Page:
Skip to main content
 

10 things to consider about the future of web applications

3 min read

  1. Twitter - by far the social network that I use the most - is struggling to break 300 million monthly active users and is not hitting revenue targets. (Contrast with Facebook's 1.44 billion monthly actives.) Even investor Chris Sacca has warned that he's going to start making "suggestions".
  2. Instagram - still a newcomer in many peoples' eyes - is beginning to send re-engagement emails in response to flagging user growth.
  3. The 2016 US election is apparently going to be huge on Snapchat. Translation: Snapchat is over. The next generation of young users are already looking for something else. Snapchat was released in September 2011.
  4. The Document Object Model - core to how web pages are manipulated inside the browser - is slow, and may never catch up to native apps. We've known that responsiveness matters for engagement for over a decade.
  5. It's possible to build more responsive web apps by going around the DOM. But these JavaScript-based web apps are harder to parse and often can't be seen by search engines (unless you provide a fallback, which requires a lot of extra programming time).
  6. Push notifications - which are core to apps like Snapchat, and possibly the future of Internet applications - are not available on the open web. Browsers like Chrome are implementing them on a browser-by-browser basis.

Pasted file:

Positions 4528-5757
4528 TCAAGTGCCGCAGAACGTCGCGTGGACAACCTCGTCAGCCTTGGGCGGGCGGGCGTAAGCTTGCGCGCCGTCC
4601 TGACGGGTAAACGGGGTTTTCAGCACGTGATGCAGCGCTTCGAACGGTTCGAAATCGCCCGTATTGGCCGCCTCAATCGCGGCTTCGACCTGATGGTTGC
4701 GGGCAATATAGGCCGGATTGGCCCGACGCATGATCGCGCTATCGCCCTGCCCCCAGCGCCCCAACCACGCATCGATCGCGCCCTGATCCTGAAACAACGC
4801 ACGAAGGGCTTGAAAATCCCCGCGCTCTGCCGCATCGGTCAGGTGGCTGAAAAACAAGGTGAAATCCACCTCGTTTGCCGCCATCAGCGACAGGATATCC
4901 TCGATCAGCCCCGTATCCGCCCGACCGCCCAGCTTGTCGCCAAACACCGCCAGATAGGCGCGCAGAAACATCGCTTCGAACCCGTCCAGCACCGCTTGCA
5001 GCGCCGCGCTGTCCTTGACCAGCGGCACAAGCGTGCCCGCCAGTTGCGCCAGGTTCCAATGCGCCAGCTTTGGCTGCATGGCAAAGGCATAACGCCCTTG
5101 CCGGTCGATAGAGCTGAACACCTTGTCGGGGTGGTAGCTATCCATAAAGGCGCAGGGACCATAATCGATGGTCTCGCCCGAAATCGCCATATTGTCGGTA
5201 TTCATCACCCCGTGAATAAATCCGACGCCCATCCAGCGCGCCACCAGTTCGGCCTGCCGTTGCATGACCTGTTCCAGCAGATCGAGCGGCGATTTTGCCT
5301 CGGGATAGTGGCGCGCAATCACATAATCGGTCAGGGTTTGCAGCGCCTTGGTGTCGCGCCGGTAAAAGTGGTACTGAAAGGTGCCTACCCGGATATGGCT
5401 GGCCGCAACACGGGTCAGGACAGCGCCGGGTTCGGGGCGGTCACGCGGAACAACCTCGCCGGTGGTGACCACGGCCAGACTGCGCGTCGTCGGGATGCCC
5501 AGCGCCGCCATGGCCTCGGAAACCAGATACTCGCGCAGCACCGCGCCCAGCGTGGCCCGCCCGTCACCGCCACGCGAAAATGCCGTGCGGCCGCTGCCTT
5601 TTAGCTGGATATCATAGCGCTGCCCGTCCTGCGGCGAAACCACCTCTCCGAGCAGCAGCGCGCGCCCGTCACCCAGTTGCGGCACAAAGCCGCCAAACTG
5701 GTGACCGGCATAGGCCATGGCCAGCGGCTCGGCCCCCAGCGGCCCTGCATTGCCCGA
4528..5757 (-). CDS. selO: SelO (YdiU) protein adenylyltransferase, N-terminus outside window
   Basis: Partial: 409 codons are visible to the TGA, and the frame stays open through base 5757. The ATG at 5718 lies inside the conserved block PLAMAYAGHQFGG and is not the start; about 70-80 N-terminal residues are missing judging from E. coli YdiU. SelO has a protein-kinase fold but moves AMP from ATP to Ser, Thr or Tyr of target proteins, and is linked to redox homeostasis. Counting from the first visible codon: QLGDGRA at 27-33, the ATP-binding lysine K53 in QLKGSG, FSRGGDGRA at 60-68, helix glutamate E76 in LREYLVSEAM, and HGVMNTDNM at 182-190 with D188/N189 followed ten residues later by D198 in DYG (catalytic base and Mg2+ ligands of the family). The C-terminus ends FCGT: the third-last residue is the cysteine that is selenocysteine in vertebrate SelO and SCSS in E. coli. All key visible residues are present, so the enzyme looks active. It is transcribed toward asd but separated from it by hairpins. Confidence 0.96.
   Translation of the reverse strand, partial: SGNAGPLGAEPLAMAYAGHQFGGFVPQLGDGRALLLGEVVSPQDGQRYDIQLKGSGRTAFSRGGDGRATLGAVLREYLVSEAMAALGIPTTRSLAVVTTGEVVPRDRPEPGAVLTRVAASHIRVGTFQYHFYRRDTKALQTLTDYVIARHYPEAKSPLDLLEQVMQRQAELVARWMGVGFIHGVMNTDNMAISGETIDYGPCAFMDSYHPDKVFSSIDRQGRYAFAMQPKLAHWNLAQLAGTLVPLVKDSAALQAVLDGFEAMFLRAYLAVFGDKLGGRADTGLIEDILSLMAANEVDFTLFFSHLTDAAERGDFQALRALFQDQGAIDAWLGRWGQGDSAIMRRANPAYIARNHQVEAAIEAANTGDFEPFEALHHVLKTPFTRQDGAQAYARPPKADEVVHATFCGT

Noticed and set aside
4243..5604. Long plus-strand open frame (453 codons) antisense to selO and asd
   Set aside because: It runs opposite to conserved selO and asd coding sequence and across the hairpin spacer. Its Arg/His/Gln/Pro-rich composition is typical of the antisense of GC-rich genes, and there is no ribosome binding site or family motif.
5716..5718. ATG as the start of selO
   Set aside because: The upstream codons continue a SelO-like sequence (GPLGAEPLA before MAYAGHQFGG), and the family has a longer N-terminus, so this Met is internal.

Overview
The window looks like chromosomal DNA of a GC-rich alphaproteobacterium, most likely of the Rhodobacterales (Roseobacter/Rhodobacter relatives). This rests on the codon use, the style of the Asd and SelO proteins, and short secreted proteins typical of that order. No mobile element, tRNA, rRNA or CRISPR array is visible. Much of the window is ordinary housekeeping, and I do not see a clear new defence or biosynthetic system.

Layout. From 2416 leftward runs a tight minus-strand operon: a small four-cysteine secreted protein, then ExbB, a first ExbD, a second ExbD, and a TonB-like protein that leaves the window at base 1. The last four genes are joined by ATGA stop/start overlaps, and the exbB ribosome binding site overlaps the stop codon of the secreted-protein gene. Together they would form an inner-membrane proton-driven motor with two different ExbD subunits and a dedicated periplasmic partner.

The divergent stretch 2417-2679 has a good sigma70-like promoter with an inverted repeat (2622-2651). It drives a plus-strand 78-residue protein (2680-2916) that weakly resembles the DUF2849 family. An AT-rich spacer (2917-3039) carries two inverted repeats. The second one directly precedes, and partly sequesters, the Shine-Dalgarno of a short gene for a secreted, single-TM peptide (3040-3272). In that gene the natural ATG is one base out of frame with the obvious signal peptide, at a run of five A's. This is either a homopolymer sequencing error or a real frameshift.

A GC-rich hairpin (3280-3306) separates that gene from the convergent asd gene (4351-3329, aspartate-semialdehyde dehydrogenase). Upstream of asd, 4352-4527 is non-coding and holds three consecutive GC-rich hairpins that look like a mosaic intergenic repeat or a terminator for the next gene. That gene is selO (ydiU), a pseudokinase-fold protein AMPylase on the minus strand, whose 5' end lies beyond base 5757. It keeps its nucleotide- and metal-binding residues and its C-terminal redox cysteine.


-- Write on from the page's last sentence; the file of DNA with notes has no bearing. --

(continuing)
7. Facebook has no HTML fallbacks, renders almost entirely in JavaScript and lives off push notifications. Twitter has HTML fallbacks, is very standards-based, uses push notifications but also SMS and email, and is generally a good player (with respect to the web, at least, although it's less good at important features like abuse management). Facebook is kicking Twitter's ass.
  8. The thing that may save Twitter? Periscope, a native live video app, which is highly responsive and live-video-heavy.
  9. Users have stopped paying for apps, and instead opt for free apps that have in-app purchases, so they can try before they buy. We're a long way off having a payments standard for the web.
  10. There's no way to transcode video in a web browser, which means uploading video via the web is effectively impossible on most mobile connections. (Who wants to sit and wait for a 1GB file to upload, even on an LTE connection?) Meanwhile, the web audio API saves WAV files, rather than some other, more highly-compressed formats you may have heard of. Similarly, resampling images is difficult. In other words, while the web has been optimized for consumption (albeit in a slower way than native apps, as we've seen), it has a long way to go when it comes to letting people produce content, particularly from mobile devices.

What does all of this mean?

I don't mean to be pessimistic, but I think it's important to understand where users are at. The people making the web aren't always the people using it, and there's a serious danger that we find ourselves trying to remake the platform we all enjoyed when we first discovered it.

Instead, we need to make something new, and understand that if we're building applications to serve people, the experience is more important to our users than our principles.

All of these things can be solved. But while we're solving them at length, native app developers are going off and building experiences that may become the future of the Internet.